If you've been wondering why I've been AWOL from the Instruction Blog the last two weeks, it's because I've been on the most awesome golf trip anyone could imagine. I just spent the last 12 days touring the greatest courses of Ireland with 11 wounded veterans who play golf as part of their rehabilitation. The experience has been the most rewarding of my life. To read my blogs about the trip and see a slideshow, click on the link here.
All of these veterans are inspiring beyond belief, playing golf with traumatic brain injuries, with only one arm or one leg--or even no legs. Take Marine Sergeant Tim Lang, for example. He lost his right leg in a bomb blast in Iraq. The explosion sent him 75 feet into the air and he landed on pavement, breaking his back in four places. During his recovery at Walter Reed he met Jim Estes, a PGA professional who founded the Salute Military Golf Association (SMGA). Estes convinced Tim to try golf. Less than four years later, Tim is an 8-handicapper and won a long-drive championship. I played with him at Dooks and Royal County Down. He averages close to 300 yards off the tee, and that's no exaggeration.
Marine Sergeant Tim Lang and his makeshift practice aid that promotes a free arm swing.
The photos here show how he developed his incredibly powerful golf swing, and it shows what Bob Toski and Jim Flick have long said: Distance comes from the free releasing of the clubhead through impact, not from a powerful lower body. The lower body provides stability, but a relaxed grip pressure and free arm rotation through impact, coupled with solid contact and a correct angle of approach, is what really creates optimum ball speed. I've seen very few people compress the ball as well as Tim does.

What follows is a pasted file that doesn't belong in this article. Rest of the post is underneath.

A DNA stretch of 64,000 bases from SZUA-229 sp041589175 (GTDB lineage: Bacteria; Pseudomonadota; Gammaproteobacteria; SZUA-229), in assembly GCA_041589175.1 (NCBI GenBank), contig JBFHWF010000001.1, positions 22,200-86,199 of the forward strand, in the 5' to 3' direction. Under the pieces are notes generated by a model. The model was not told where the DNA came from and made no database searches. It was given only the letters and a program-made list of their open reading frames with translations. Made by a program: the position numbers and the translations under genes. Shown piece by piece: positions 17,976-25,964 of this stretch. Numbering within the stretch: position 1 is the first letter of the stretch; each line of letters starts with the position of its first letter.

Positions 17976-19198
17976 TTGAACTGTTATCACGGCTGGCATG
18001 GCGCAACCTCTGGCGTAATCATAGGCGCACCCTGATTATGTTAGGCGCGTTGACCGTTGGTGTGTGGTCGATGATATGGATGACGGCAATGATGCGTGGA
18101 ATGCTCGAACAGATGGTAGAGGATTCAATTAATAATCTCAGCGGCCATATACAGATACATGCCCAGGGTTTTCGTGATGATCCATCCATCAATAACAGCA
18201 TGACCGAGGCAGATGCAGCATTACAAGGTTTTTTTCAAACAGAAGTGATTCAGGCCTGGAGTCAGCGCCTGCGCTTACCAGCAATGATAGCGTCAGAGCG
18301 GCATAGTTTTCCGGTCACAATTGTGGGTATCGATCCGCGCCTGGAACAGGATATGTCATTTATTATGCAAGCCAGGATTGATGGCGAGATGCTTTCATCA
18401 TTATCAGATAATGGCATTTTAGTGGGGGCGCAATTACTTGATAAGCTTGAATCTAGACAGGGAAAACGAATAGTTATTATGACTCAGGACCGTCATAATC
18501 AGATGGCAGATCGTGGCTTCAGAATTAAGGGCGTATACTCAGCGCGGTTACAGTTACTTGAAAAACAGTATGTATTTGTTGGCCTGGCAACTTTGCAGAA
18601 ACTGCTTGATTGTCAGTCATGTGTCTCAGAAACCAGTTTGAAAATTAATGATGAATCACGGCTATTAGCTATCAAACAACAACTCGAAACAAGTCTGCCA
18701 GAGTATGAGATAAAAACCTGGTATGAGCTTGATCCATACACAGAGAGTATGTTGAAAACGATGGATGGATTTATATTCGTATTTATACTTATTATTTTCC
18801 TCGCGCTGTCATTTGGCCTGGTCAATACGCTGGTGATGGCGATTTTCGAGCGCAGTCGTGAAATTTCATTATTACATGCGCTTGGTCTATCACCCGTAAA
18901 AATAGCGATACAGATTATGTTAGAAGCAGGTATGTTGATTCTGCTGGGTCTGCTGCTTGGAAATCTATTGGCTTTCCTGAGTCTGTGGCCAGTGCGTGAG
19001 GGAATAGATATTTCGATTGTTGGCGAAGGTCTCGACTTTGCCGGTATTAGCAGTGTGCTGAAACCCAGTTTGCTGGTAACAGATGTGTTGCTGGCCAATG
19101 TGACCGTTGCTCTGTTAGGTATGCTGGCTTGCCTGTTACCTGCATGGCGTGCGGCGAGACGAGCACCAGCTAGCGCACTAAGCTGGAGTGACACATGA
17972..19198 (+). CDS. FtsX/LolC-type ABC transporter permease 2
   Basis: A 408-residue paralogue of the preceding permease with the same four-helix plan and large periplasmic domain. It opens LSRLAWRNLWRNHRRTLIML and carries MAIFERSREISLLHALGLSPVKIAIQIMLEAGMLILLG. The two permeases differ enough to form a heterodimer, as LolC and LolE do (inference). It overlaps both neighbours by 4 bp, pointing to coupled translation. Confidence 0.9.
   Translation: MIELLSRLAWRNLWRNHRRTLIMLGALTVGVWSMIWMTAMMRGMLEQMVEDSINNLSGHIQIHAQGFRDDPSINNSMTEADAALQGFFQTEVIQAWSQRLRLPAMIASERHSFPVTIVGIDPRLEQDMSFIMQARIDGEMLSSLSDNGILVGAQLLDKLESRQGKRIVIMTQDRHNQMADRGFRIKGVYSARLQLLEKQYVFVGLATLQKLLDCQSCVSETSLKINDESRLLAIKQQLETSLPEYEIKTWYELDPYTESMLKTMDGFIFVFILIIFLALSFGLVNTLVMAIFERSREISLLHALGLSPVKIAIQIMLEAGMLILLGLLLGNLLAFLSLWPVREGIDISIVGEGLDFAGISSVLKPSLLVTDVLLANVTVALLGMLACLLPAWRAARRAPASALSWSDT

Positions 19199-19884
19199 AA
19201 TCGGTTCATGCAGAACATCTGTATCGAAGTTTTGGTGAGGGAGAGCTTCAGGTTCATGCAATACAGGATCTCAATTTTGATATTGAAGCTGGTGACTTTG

As part of Tim's rehab two years ago, he devised a prop for his right leg that he made from plastic paint containers mounted on each other, adjusted for the correct height. He glued foam he found at a furniture store on top of the cans to protect his knee. This allowed him to hit 500 balls a day. He was successful in a tournament using his prop (below), bringing it onto the course for all his shots, even putts.
The next time you hit balls, you might think of Tim and his paint cans. Try to keep your lower body as stable as he does, making a complete backswing. After setting the club in a good position at the top, keep your shoulders turned and simply swing your hands and arms down, delivering the clubhead into the ball on an inside path.
You'll be amazed how much distance you can generate--and how straight your shots will go-- when you simply allow your arms and hands to swing the club freely.